May. 5th, 2017

juushika: Photograph of a row of books on a library shelf. (Books Once More)
Title: Stygian
Author: Santino Hassell
Published: Dreamspinner Press, 2015
Rating: 3 of 5
Page Count: 205
Total Page Count: 216,715
Text Number: 658
Read Because: author recommended by WoolfsWhistle, ebook borrowed from the Multnomah County Library
Review: Jeremy hopes that a retreat with his band will finally bring them together, but the spooky mansion they stay at seems more likely to tear them apart. This opens with a Poppy Z. Brite quote, and reminds me distinctly of Brite's early books—not the quoted text so much, but it has a vibe somewhere between Lost Souls and Drawing Blood: supernatural horror elements hanging over queer characters in the grunge scene and their tense relationships. This is less robust than Brite's novels, but also shorter. The speculative aspects lean towards predictable, which undermines the effect of the final reveals. But characters are realistically troubled, even unlikable; their relationships aren't as complex or as dark as they could be—too much is tied up in miscommunication/reveals when I'd've preferred to watch the relationships grow organically—but they are compelling. I wish this had pushed itself further, but it makes for an engaging pleasure read, and I'll pick up more by the author.

Title: The Will of the Empress (Circle Reforged Book 1)
Author: Tamora Pierce
Published: Scholastic, 2010 (2005)
Rating: 3 of 5
Page Count: 550
Total Page Count: 217,265
Text Number: 659
Read Because: continuing the series, ebook borrowed from the Multnomah County Library
Review: The Winding Circle siblings are reunited after their travels by Sandry's pilgrimage to her family's estate. I loved the first quartet in this series despite its simplistic plots, but found the second quartet unforgivably repetitive and thought that removing the sibling dynamic was self-defeating. I almost didn't start this quartet on account, and that would have been a mistake. Reuniting the characters and reestablishing their bond brings back everything perfect about this series, but nicely matured by intervening events and the age of the characters and audience. It's not as complex than it could be, and secondary antagonist characterization is particularly repetitive, but it's a broader, more significant narrative while still maintaining the aspects that make it a perfect comfort read; what a lovely surprise!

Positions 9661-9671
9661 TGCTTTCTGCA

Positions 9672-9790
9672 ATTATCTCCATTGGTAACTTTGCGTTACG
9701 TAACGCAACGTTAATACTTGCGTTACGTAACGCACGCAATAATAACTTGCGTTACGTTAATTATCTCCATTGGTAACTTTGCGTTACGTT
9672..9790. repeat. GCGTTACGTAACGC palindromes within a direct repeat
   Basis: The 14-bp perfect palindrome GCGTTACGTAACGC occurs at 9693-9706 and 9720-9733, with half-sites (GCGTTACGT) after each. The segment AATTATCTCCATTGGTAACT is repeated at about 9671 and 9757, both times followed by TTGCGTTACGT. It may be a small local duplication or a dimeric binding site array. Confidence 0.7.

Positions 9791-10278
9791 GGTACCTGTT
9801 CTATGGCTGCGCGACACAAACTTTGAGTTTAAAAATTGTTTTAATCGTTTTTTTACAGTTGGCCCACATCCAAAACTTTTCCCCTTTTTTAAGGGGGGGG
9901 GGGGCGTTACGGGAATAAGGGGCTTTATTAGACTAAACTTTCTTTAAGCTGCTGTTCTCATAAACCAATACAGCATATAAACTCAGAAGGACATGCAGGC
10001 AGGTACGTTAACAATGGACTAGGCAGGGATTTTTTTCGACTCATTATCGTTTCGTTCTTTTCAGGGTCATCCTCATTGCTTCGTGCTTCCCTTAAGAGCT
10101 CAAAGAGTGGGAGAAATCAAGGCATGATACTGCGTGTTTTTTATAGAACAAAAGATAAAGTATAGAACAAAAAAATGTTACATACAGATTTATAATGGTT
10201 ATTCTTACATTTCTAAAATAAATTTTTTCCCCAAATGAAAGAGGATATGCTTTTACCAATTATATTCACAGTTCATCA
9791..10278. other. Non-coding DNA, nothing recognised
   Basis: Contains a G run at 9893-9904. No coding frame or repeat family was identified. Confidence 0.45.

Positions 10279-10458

Title: Three Souls
Author: Janie Chang
Narrator: Emily Woo Zeller
Published: HarperAudio, 2014 (2013)
Rating: 4 of 5
Page Count: 440
Total Page Count: 217,705
Text Number: 660
Read Because: reading PoC, audiobook borrowed from the Multnomah County Library
Review: After her death, a woman and her three souls revisit her life from adolescence through marriage in order to determine what keeps her tied to the world. She's an ambitious young woman from a wealthy Chinese family and comes of age at the cusp of the Chinese Communist Revolution—so her story engages everything from the role of women in the 1920s and 30s to the era's shifting political and social landscape, occasionally with a heavy hand but more frequently with grace. The retrospective PoV allows the protagonist to analyze her memories and notice things she missed at the time—effective as foreshadowing, and even better as a tool to develop the supporting cast. The end of the book is less subtle; its compressed timeline makes it feel like an extended epilogue. The speculative element that allows all this to occur is distinctly secondary—it's effective, but uninterrogated. That means this book isn't to my usual tastes as a speculative fiction reader, but to my surprise I enjoyed it, given a quibble or two. It's a local story within a broad setting, and Chang's ability to wrangle that, to make the history accessible while grounding the narrative in intimacies and details, makes for a compelling and delicate novel.


juushika: Drawing of a sleeping orange cat. (Default)

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